According to a new study published in Research in Social Stratification and Mobility, owning books is more important than parents’ level of education or job in predicting their kids’ academic achievement.
If parents have a college education, their children have a 16% greater chance of finishing college. But just having lots of books boosts their chances by 20%. Even a small number of books at home makes a huge difference. Just 25 books predicts a child will have 2 extra years of schooling.
According to the study authors:
Thus it seems that scholarly culture, and the taste for books that it brings, flows from generation to generation largely of its own accord, little affected by education, occupational status, or other aspects of class …
(Full story here)
Here’s the thing–and I speak as the mom of 2 book reading kids–I’ve got to ask, do you think Kindle etc will do it? When I’m on the computer, my kids look over my shoulder to see what I’m doing, but if they get the computer from me, they’re off to games (if I let them).
If they take a book out of my hands, they look at the cover, they read the blurb, they flip the pages. My older d, whose taste runs to short funny books, read Anne Tyler’s Digging to America because she saw me reading it, and wanted to race me to the finish. My younger d watched her older sister read, and began picking up her books. Both of them read in bed at night, quickly tucking books under pillows when I walk by.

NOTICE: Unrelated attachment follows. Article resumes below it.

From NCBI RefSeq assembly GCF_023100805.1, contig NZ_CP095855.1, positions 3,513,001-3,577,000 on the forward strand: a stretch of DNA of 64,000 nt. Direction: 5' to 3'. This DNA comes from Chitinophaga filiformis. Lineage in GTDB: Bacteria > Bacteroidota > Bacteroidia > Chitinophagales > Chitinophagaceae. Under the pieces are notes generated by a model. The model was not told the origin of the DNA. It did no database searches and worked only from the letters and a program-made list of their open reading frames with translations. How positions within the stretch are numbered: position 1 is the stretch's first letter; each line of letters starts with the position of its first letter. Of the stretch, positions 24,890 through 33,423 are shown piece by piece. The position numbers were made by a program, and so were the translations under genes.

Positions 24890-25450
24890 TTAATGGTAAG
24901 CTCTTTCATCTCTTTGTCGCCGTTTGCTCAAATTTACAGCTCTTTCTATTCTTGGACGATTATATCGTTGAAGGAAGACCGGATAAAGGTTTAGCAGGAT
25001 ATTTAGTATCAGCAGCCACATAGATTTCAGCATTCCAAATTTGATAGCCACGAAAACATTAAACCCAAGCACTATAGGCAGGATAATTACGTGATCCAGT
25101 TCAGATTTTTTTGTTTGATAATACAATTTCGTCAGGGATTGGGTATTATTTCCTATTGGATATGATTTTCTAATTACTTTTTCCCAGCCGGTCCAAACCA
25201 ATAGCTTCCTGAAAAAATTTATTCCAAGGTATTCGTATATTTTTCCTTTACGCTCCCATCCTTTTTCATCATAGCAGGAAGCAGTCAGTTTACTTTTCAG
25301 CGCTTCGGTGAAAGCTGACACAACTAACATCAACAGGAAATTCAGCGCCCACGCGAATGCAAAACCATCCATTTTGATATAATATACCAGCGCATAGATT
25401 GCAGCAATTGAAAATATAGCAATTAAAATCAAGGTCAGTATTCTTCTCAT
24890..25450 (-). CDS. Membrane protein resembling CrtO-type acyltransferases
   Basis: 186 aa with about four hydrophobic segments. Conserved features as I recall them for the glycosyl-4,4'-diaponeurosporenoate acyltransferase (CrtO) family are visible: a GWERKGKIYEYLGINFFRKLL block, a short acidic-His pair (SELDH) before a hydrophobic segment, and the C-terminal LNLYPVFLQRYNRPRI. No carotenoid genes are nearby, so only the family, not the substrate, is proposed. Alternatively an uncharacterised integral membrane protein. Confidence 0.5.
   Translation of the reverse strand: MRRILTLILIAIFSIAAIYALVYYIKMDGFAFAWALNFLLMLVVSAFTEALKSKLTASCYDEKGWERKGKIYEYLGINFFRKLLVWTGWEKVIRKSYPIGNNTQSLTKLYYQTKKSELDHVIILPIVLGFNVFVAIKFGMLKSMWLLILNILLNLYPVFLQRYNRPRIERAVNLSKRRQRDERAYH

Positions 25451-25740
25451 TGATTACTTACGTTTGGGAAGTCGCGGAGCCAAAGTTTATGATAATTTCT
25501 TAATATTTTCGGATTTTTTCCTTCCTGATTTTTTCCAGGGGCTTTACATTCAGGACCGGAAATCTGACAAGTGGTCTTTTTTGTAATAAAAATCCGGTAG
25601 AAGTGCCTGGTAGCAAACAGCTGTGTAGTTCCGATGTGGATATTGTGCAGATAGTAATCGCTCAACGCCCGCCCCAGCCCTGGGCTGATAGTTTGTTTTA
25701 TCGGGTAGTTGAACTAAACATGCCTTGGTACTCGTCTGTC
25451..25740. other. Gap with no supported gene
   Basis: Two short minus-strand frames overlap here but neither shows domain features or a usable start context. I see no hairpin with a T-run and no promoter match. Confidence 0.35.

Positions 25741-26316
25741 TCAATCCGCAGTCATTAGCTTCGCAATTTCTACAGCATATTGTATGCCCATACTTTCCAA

As toddlers, my children handled books in the bath, they pulled books off shelves and were satisfied with the chaos. They sat amidst it, pretending to read, looking at pictures and text, absorbing the delight of something clearly important as there was a special place for all these books. They were entranced by colour, thickness, size. Turning the books upside down and back to front, they sniffed the pages. Graduating from board books to paper was exciting; so was graduating from picture books to chapter books.
This is one of the reasons for my button on this blog: “I pledge to read the printed word.” I don’t think paper books are dinosaurs. I think that they are slow food for the brain.